Compared with 2011, there was an increase of 561 EFTS and a drop of 992 students in 2012. These enrolment changes are mainly attributable to a larger proportion of enrolments enrolling at higher levels of study (Levels 7–8 up 736 EFTS, Levels 9–10 up 125 EFTS) (see figure 17). Enrolments at Levels 1–2 also increased in 2012 by 293 EFTS, as a result of the merger between Lincoln University and Telford Rural Polytechnic, which delivers programmes at Levels 1–2 that have not traditionally been provided by universities. Over the same period, there were decreases in the volume of enrolments across Levels 3–4 (95 EFTS, down 6%) and Levels 5–6 (237 EFTS, down 10%). The enrolment movements are in line with TES priorities and reflect the university sector’s continued emphasis on increasing participation at higher levels, especially post-graduate study. As in the previous year, the university sector continued to contribute 80 percent of the programmes at degree-level and above across all tertiary sectors in 2012.

Figure 17: University enrolments by NZQF level, 2009–12
Figure 17: University enrolments by NZQF level, 2009–12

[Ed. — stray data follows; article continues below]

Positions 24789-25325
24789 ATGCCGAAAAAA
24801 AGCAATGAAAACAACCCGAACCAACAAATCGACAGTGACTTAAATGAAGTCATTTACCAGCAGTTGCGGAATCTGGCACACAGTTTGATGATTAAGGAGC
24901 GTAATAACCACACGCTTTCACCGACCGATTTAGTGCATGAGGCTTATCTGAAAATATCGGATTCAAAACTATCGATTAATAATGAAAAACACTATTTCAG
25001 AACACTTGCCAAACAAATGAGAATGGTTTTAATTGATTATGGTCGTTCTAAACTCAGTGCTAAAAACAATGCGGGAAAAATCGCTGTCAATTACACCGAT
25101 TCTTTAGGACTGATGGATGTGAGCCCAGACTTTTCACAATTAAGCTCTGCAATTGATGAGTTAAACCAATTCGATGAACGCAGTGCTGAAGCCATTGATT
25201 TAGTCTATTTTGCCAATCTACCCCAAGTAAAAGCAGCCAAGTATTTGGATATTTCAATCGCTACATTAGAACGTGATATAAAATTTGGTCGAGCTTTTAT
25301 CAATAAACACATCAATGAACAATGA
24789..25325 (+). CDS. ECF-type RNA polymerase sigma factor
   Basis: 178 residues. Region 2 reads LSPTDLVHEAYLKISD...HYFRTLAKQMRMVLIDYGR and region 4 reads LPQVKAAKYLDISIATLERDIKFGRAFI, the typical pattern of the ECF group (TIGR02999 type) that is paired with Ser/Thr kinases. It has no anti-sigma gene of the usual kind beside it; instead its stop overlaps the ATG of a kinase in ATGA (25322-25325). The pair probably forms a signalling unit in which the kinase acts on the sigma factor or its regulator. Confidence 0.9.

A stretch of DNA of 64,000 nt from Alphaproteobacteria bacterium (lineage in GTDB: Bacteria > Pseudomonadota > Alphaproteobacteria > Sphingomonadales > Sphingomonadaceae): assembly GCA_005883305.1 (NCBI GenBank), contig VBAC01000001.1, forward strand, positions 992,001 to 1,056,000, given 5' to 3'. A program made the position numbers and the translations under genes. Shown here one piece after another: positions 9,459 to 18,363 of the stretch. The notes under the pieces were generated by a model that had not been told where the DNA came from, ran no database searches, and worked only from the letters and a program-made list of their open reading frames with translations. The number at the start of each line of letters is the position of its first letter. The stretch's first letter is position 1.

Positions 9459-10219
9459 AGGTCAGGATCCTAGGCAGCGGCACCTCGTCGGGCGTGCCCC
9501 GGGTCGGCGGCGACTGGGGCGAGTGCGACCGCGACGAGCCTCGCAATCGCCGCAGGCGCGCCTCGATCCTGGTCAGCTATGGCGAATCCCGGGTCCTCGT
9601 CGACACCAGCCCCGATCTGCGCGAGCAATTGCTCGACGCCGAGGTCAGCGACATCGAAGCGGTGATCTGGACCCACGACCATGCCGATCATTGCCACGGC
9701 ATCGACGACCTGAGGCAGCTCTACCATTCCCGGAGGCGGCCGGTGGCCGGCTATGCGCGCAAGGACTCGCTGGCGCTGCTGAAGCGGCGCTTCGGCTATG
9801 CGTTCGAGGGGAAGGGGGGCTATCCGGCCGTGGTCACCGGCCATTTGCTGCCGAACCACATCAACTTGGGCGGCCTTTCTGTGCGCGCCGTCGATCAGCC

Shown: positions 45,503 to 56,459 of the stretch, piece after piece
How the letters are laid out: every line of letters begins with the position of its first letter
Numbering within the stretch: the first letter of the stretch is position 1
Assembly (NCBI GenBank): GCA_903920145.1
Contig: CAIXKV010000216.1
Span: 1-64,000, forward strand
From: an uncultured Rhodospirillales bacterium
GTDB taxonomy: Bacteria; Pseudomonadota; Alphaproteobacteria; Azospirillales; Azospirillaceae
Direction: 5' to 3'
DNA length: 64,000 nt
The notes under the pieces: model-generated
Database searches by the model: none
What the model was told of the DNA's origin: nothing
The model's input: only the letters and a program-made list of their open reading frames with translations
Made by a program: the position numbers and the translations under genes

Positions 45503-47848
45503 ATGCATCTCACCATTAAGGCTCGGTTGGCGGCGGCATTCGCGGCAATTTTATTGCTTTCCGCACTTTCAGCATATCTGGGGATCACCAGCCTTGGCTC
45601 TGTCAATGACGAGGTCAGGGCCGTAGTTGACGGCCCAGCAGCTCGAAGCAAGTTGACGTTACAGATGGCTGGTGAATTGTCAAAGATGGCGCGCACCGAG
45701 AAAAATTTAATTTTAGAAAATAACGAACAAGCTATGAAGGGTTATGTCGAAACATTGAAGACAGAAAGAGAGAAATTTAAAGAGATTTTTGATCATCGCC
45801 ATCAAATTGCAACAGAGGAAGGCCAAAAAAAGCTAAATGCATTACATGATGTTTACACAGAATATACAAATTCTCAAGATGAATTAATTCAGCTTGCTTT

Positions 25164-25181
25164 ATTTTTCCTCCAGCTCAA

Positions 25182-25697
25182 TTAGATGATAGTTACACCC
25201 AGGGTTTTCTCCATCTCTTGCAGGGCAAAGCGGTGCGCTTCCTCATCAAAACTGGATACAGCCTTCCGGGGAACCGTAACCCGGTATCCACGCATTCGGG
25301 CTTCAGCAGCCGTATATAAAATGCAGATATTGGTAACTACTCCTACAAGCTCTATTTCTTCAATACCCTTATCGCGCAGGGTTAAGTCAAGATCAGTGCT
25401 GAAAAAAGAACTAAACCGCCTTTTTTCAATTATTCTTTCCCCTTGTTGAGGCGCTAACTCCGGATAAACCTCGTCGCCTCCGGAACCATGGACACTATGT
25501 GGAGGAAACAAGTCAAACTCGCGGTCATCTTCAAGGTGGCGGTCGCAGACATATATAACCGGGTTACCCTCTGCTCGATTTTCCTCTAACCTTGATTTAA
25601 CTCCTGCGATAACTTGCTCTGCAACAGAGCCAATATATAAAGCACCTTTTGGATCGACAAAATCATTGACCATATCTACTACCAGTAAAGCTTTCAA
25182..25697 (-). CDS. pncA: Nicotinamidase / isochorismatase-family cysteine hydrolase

Māori enrolments increased by 361 EFTS compared with 2011 but remained as a 10 percent share of total enrolments across the university sector. Pasifika students remained at 6 percent of the university population, while the volume of Pasifika enrolments increased by 305 EFTS (see figure 18).

Figure 18: University enrolments by ethnicity, 2009–12
Figure 18: University enrolments by ethnicity, 2009–12 Note:
Total may exceed total EFTS or 100 percent as some students identify with more than one ethnicity.

The distribution of enrolments across the subject areas remained steady in 2012. Society and Culture (29%), Management and Commerce (15%) and Natural and Physical Sciences (14%) were the fields of study with the largest proportions of enrolments (see figure 19). The largest increases in fields of study were in Health (up by 399 EFTS) and Agriculture, Environmental and Related Studies (up by 355 EFTS), the latter primarily attributable to the 2011 merger of Telford Rural Polytechnic with Lincoln University.